Providing a well-rounded program
Since early 2016, RMF has joined with Nepal’s Ministry of Health and Population (MOHP), UNFPA, WHO, and GIZ to support urgently needed midwifery education in Nepal. As one of the external development partners for the project, RMF’s specific contributions will include creating a database for the Nepal Nursing Council, providing a full-time international mentor to the National Academy of Medical Sciences (NAMS), providing scholarships, and supplying learning materials, equipment, and a skills lab to NAMS. RMF also brings unique expertise to the project, having initiated, co-founded, and continuously supported South Sudan’s first accredited college of nursing and midwifery: Juba College of Nursing and Midwifery (JCONAM).
Midwives Key to Reducting Maternal Mortality
Critical to Acheiving Universal Health Care
According to a statement from the UNFPA, Well-trained midwives together with a recruitment, deployment and retention plan could help avert roughly two thirds of all maternal and newborn deaths. They could also deliver up to 87 percent of all essential sexual, reproductive, maternal and newborn health services. Midwives are one of the most cost-effective and c*ulturally sensitive* path to achieving universal health care, if practicing in an enabling environment and
supported by regulations.
1. Address gaps in human resources, including faculty development
2. Provide scholarships for students from underserved communities
3. Support infrastructure development: i.e. classrooms, hostel facility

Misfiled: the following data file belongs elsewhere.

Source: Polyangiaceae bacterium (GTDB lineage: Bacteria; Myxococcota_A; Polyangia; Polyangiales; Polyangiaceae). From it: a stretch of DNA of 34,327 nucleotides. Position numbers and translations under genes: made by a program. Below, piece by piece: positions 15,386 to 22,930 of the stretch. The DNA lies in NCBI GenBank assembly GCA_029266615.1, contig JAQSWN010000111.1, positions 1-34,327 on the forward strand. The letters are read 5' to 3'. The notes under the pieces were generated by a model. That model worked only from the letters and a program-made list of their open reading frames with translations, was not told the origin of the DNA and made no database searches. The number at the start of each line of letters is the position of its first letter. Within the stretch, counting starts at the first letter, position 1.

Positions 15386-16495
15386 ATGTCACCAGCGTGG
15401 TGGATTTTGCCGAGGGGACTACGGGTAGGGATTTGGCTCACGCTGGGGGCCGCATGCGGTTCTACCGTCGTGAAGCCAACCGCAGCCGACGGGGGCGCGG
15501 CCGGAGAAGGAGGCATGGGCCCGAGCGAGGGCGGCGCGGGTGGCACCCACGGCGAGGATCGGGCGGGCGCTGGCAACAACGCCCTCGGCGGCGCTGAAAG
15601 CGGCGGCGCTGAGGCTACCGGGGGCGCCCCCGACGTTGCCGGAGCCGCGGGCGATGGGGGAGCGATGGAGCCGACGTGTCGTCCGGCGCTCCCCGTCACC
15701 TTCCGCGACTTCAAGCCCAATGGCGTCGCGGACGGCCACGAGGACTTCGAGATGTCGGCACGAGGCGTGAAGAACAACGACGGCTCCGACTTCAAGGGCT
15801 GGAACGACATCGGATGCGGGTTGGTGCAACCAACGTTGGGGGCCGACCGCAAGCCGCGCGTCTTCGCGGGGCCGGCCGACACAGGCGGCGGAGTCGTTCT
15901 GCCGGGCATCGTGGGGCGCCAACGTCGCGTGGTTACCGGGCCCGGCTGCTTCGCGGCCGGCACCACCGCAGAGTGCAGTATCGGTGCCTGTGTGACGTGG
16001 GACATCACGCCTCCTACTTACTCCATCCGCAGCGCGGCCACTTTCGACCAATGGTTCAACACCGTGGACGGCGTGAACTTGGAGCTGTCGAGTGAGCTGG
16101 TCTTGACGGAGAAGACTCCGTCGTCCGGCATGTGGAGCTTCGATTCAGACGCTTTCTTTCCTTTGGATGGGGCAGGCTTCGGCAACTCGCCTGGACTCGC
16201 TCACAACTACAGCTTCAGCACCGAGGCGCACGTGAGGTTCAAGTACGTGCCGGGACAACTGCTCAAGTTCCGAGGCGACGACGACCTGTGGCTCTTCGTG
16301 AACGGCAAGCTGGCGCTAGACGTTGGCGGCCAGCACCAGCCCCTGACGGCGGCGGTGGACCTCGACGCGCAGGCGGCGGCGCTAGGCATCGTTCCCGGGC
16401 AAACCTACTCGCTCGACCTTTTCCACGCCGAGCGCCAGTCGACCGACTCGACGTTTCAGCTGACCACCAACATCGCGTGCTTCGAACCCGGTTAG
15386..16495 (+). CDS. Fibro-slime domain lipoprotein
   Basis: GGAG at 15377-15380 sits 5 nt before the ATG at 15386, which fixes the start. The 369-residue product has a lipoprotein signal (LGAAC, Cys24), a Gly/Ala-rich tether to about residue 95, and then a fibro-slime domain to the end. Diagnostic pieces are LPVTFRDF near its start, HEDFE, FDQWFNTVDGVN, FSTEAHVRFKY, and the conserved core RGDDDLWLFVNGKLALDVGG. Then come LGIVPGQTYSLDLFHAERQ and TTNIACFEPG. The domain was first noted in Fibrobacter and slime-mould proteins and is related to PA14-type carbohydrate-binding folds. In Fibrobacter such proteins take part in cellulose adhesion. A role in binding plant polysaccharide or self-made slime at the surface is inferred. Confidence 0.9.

4. Acquire Skills Lab/Equipment (dummy/ anatomical models)
In 2006, Nepal’s Ministry of Health and Population (MOHP) introduced the National Policy of Skilled Birth Attendants with an aim to bring about sustainable development and reduce the mother and child mortality rates. In 2009, MOHP finalized its selection of 4 universities to pioneer midwifery education as a professionally accredited degree in Nepal. These universities are:
- B.P. Koirala Institute of Health Sciences (BPKIHS),
- Kathmandu University (KU),
- National Academy of Medical Sciences (NAMS), and
- Patan Academy of Health Sciences (PAHS).
It was agreed that the universities would establish professional midwifery education as a separate faculty within the university and offer a bachelor’s degree in midwifery as a professionally accredited course. The curriculum would be proposed by each university to the Nepal Nursing Council (NNC) for review and finalization. The NNC would offer accreditation to the proposed curriculum only if it was confirmed to be consistent with ICM/WHO international standards.